Concussions in sports (especially professional, contact sports) have been all over the news, largely because of what can be accumulative effects of repeated “hits” to the head. That’s long-prompted discussion about the safety of kid athletes.
Just as eye exams are important for adults every one to two years (depending on personal risk factors and family history of eye disease), parents need to be vigilant about their children’s eye health, when it comes to screenings, recess, and sports.
Bed bugs are small, (think Lincoln’s head on a penny), flat, brick-colored, wingless parasites that dine on animal and human blood. (They can survive several months at a time without a meal!) Avid travelers, they show up world-wide where people sleep, and don’t discriminate between lodgings (that includes five-star hotels — and the cleanest of homes.) Bed bugs hitch a ride and hide, which means they can stow away in luggage that you bring back home. In a bedroom, they’re known to journey more than 100 feet in one night, even though they tend to live within eight feet of where people snooze. Dirt is not so much a factor, but what they do like are areas behind wallpaper, bed frames and box springs, mattress seams, cracks, crevices, and clutter.
A cataract is one of several eye ailments to look out for as we age, but it’s also something that we can help prevent. This normally clear area of an eye’s lens becomes cloudy and impairs vision. While it can be present as early as birth, or shortly thereafter due to an infection acquired by the mother during pregnancy, it can also be caused by an eye injury, or post-surgery for an eye problem.
Studies show that women are three times more likely to visit their doctors for preventive care than men. When it comes to men being mindful of their own health, guys are often guilty of avoidance because they may feel embarrassed or less “manly” if something isn’t feeling or functioning quite right. That’s even more reason for men to see their doctor for regular checkups and routine screenings.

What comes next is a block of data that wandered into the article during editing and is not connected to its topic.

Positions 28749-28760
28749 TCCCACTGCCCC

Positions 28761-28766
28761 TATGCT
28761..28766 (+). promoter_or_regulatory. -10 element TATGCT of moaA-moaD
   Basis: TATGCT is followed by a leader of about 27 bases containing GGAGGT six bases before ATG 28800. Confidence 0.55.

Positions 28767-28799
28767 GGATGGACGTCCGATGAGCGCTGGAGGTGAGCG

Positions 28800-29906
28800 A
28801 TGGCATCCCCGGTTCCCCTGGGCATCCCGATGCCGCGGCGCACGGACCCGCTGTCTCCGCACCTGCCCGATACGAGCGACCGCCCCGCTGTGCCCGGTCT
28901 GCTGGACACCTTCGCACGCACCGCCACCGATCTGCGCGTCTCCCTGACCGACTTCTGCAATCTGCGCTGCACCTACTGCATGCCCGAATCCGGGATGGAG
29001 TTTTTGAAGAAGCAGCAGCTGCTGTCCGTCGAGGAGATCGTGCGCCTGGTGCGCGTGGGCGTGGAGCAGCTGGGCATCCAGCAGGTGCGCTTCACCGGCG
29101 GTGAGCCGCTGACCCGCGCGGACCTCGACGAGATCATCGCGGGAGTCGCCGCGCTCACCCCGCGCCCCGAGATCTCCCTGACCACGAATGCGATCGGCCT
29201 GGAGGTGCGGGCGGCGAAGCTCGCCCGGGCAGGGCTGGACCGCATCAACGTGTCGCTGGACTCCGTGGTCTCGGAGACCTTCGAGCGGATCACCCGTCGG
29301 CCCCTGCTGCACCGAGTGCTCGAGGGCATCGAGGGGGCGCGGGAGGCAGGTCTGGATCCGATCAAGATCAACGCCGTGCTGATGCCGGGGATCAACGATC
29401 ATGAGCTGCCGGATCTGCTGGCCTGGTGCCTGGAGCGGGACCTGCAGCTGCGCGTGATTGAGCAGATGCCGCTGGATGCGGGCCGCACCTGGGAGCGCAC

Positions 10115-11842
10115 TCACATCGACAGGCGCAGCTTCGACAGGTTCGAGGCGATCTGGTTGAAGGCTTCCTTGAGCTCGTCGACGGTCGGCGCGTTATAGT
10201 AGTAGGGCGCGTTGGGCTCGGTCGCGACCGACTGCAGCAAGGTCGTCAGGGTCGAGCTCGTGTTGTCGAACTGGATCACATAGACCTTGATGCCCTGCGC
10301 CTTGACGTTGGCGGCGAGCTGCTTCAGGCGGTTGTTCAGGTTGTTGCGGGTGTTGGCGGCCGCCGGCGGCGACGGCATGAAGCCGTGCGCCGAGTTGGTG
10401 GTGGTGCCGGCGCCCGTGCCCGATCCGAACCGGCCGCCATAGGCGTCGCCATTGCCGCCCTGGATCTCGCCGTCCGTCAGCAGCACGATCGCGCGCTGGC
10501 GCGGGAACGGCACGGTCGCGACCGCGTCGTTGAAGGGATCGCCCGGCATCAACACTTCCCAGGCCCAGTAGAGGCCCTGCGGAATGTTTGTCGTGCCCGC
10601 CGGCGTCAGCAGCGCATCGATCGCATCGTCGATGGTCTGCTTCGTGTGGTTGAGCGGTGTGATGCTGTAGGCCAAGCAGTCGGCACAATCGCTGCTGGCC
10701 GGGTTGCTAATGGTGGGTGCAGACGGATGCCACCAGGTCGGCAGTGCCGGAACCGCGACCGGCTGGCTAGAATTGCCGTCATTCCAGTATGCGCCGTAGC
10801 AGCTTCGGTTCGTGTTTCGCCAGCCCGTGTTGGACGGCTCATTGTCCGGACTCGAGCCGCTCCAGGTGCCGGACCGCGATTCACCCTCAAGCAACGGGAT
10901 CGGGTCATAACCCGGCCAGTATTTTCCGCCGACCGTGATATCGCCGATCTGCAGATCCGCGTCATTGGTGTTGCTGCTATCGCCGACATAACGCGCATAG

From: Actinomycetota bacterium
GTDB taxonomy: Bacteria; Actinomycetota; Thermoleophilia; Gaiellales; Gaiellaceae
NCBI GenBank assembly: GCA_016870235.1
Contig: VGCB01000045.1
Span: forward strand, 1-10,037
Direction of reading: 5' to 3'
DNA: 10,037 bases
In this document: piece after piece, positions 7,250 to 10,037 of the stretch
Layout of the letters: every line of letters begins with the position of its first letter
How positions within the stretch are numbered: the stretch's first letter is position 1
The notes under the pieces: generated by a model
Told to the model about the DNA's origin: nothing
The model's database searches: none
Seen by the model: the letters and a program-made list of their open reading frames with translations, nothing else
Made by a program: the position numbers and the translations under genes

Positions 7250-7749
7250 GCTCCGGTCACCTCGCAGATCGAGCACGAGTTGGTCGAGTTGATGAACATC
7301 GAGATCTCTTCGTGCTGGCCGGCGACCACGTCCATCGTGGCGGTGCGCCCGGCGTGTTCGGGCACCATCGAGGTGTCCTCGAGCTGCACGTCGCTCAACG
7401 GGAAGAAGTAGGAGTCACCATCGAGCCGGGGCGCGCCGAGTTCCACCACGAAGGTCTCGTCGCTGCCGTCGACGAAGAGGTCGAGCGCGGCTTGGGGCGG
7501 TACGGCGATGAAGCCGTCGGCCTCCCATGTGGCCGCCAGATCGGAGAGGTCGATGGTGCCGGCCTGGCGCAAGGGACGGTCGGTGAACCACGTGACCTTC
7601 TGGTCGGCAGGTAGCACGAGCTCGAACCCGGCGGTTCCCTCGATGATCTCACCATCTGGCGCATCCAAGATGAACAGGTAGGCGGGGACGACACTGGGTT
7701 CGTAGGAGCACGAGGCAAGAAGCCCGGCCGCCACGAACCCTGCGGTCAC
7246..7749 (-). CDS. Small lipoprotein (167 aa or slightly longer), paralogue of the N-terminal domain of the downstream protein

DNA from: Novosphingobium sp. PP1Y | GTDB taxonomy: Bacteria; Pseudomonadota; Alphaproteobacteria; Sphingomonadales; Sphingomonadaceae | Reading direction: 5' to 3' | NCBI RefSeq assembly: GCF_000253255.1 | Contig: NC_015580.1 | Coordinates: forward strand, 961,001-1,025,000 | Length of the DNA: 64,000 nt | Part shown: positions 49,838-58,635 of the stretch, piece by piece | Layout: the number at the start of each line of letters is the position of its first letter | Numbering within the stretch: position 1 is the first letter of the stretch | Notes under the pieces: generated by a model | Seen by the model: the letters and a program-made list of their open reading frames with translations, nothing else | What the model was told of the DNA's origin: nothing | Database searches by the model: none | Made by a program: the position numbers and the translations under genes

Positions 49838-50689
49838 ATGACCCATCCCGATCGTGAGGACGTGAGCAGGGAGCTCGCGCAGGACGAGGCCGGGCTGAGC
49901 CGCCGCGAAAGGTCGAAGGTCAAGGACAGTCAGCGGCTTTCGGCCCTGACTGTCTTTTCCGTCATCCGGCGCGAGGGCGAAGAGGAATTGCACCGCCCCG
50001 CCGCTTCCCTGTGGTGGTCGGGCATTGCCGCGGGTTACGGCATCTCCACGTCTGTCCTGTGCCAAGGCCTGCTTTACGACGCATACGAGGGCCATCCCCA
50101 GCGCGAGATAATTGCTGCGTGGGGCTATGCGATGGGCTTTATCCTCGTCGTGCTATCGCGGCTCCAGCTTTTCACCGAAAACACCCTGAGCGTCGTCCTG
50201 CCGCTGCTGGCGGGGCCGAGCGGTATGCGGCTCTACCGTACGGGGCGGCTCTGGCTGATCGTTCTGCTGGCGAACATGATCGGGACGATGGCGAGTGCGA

Sound the alarm (the smoke alarm that is). Smoke alarms are your path to safety in the event of a house fire, because if one sounds, that’s your cue to move you and your family calmly and quickly outside, and call 9-1-1. Smoke spreads fast, and can not only incapacitate you, causing serious injury (smoke inhalation can be deadly), it can impact visibility to escape.
Variety may be the spice of life, but not when it comes to hepatitis (inflammation of the liver). Whether acute (short-term), or chronic (long-term), each one from this “family” of viruses can have an extremely serious impact on the body. Yet, hepatitis can be prevented, either by avoiding exposure, or (with the exception of hepatitis C, and the rarer D and E strains), by getting vaccinated.
You’re feeling the seasonal or environmental assaults on your respiratory system, triggering an allergy or asthma attack. Do you push through your workout, or hold off on exercise until you feel better?
We are indeed a nation of multitaskers, and we give ourselves pats on the backs for accomplishing so much daily. But while we may pride ourselves on this juggling act, at the office or at home, a key place where it doesn’t work is in the car. There, reaching for that cell phone or balancing a drive-through burger can cost you (or someone else) a life.
The list of diseases resulting from smoking is long and devastating, from COPD (chronic obstructive pulmonary disease) and emphysema, to lung cancer, and more. Cigarette smoking alone accounts for more than 480,000 deaths per year (about one in five deaths annually), and more than 16 million people live with a smoking-related disease.